Welcome to Week 8! Now that you’re at the two-month mark—almost two months into your pregnancy—your abdomen will likely finally start showing your pregnancy. This isn’t because of the size of your uterus or baby (they are still tiny and well under your pubic bone), but rather from bloating, which can make you look much farther along than you are! As for your baby, he or she is developing even more visible and familiar features, and you may or may not have already seen or heard a heartbeat at a prenatal visit.
Heading into your eighth week, it’s not uncommon to start feeling symptoms related to your growing uterus. You might have mild cramping in your sides or feel like you’re experiencing mild menstrual cramps. This is normal and called round ligament pain—your uterus and the ligaments that hold it up are stretching and growing to accommodate your growing baby.
Some women also experience a type of pain known as sciatica, or pain resulting from pressure on the sciatic nerve that runs down your back and into your legs. This can be felt as a sharp, sometimes excruciating pain that shoots down your back and legs. If you experience this, try lying on the opposite side to relieve pressure on the nerve or sit on a hard surface with your weight shifted away from the pain.
One thing that’s usually not normal at this stage is vaginal bleeding. If you experience vaginal bleeding, your first thought might be, “Am I having a miscarriage?” If you’ve just had sex or had an internal exam, some light spotting is normal and not dangerous. However, if it is heavy or associated with severe cramps or pain, you should call your healthcare provider right away so they can tell you what to do next..
As scary as bleeding can be, this doesn’t necessarily mean you’re having a miscarriage. Many women experience bleeding at some point in pregnancy and go on to deliver healthy babies. However, with miscarriages affecting about 20 percent of pregnancies (and this number is likely higher, but most happen so early that many women didn’t know they were pregnant), any bleeding can be frightening. The good news is that the odds of miscarrying go down as the pregnancy progresses. Symptoms of possible miscarriage include vaginal bleeding, pain, cramping, and passing tissue from your vagina. The presence of any of these should warrant a call to your obstetrics provider.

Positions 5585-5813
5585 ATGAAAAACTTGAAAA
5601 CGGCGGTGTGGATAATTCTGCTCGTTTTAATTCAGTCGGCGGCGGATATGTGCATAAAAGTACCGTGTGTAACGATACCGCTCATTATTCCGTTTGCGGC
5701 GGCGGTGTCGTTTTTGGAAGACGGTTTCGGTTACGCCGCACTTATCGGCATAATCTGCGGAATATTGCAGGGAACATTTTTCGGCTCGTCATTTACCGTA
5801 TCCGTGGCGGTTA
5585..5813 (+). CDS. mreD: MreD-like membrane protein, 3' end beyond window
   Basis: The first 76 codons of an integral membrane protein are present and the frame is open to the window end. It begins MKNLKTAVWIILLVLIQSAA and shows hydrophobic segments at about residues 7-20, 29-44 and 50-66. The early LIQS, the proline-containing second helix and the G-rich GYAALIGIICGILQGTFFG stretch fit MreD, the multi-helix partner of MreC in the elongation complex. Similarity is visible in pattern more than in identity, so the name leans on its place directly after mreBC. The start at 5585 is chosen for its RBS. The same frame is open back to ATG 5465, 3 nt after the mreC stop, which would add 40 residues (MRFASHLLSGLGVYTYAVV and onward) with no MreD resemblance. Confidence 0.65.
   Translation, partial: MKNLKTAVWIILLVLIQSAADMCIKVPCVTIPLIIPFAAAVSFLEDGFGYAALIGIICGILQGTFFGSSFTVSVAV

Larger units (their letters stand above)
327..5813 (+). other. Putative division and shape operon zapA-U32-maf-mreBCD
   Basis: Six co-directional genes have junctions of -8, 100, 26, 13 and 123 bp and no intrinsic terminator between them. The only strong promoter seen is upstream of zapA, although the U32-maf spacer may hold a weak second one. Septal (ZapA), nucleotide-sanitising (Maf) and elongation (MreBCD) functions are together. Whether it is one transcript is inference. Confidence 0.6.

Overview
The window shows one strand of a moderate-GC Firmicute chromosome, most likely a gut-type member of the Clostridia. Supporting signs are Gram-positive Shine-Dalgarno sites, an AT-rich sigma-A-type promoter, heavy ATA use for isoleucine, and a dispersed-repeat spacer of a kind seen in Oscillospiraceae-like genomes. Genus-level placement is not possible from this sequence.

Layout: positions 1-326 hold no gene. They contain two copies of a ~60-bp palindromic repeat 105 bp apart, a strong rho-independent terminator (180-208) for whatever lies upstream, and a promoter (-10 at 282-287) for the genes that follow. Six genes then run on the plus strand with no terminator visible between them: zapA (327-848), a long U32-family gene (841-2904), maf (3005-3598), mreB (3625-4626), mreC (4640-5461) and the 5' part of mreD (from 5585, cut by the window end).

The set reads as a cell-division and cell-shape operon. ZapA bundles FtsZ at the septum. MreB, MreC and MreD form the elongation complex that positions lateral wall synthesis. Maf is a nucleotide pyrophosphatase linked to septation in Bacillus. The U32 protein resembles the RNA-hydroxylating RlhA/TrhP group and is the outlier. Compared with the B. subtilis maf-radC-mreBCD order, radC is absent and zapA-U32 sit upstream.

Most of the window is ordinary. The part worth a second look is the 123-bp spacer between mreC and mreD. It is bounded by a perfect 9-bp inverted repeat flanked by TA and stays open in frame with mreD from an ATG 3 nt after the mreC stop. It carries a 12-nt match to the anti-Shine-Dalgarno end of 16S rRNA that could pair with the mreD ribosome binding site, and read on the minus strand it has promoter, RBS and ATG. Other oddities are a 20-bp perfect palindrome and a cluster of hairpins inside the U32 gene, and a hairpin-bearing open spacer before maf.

This isn’t meant to frighten you. Remember that some cramping and discomfort is normal around this time and doesn’t mean there’s anything wrong with your pregnancy. Stay in close contact with your obstetrics provider and make sure to ask any questions you might have.
You might also be experiencing headaches or migraines during this period. An estimated 20 percent of pregnant women experience migraines. If you are suffering from bad headaches, ask your healthcare provider what medications you can take to help or if there are any other methods you can use.
If you haven’t already had your first prenatal visit and are just now finding out you’re pregnant, you will likely be heading into the doctor’s office soon. When you do, you should be prepared to give a full medical history and expect a number of tests, including blood tests. Among other things, your healthcare provider will be checking your blood type, looking at your Rh factor to see if you are Rh-negative and will require RhoGAM, and screening for STDs including AIDS.
Your baby’s fetal age is 6 weeks now. After last week’s growth spurt, your baby’s growth slows a little bit in this week—by the end of the week, the baby will measure about ¾ of an inch, or roughly the size of a kidney bean.
At this time, the features that were just beginning to appear last week are getting more complicated and “moving into place.” The eyes that were little more than dimples are slowly moving toward the middle of the face, and the optic nerve is continuing to get more sophisticated. Eyelids are even beginning to appear. Also on the face, there is a slight bump now where your baby’s nose will grow, and the structures that make up the ears are forming.
Your baby’s torso is also stretching out and assuming a more recognizable shape. The long “tail” is beginning to shrink in relation to the body even as the arms and legs stretch in length and begin to form elbows, fingers, and toes.
“Instead of eating three big meals a day, try to eat 5-6 smaller ones.”
Reviewed by Dr. Jen Lincoln, November 2018